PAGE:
I guarantee you that when your friend is instructing you in your plane under Part 61 any insurance the Part 141 school carries on his actions is entirely dis-interested because there is no way it would be providing coverage.
     
    I appreciate the shout-out from Wes – here’s my treatise on insurance:
    http://www.mwaugh.com/Aviation/Articles/insurance.htm
    One wrinkle not really covered there is it’s all very well your CFI friend being covered by your insurance, but there may also be clauses placing restrictions on who can provide instruction in the plane – so you may both be insured, but if there’s an incident the company MIGHT come back and say “you were in breach of your policy because THIS instructor is not qualified to provide YOU instruction even though apparently we’ll happily cover him to FLY the plane”.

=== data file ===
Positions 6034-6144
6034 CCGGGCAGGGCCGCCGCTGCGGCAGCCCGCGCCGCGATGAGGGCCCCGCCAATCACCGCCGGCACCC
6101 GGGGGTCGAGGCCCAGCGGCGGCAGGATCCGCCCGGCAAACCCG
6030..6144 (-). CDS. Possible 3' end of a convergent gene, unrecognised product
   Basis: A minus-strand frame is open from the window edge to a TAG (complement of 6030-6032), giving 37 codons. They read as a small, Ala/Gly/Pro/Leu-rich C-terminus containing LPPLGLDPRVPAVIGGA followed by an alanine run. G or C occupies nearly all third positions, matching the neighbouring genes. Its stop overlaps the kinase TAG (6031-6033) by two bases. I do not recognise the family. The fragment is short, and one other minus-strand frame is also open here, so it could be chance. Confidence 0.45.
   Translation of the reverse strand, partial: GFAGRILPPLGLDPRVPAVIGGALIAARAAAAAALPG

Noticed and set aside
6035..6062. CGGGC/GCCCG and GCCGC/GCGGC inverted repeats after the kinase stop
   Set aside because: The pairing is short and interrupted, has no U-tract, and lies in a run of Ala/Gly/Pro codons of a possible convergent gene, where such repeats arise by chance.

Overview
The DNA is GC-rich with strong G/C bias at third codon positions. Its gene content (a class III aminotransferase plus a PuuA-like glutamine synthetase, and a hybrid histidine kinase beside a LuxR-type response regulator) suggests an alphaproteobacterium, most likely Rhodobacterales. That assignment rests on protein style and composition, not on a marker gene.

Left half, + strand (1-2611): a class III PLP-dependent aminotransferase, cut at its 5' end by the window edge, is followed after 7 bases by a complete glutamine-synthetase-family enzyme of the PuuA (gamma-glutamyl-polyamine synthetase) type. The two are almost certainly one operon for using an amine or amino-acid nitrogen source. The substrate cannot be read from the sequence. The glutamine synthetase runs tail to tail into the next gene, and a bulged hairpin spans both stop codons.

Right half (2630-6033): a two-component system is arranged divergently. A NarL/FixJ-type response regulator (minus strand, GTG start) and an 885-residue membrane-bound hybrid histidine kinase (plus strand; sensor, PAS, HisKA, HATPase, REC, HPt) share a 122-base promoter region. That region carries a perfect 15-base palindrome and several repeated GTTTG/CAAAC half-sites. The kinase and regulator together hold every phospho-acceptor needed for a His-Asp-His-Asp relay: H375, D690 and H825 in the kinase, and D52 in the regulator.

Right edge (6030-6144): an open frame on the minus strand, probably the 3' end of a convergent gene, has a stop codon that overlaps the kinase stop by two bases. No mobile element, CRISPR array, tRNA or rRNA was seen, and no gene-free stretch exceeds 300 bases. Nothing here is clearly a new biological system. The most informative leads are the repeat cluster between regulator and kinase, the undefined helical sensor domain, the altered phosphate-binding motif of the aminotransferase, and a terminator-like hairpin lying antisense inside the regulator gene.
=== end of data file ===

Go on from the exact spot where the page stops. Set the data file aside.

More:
I mean that would be weird, but they might have a clause saying an instructor must have 20 hours in type. They “waive” the PIC requirement of 20 hours in type for your friend as a pilot (by naming them on the policy as an insured), but don’t specifically waive it for the instuctor clause (probably as an oversight). So a quality discussion with your insurance agent might be in order.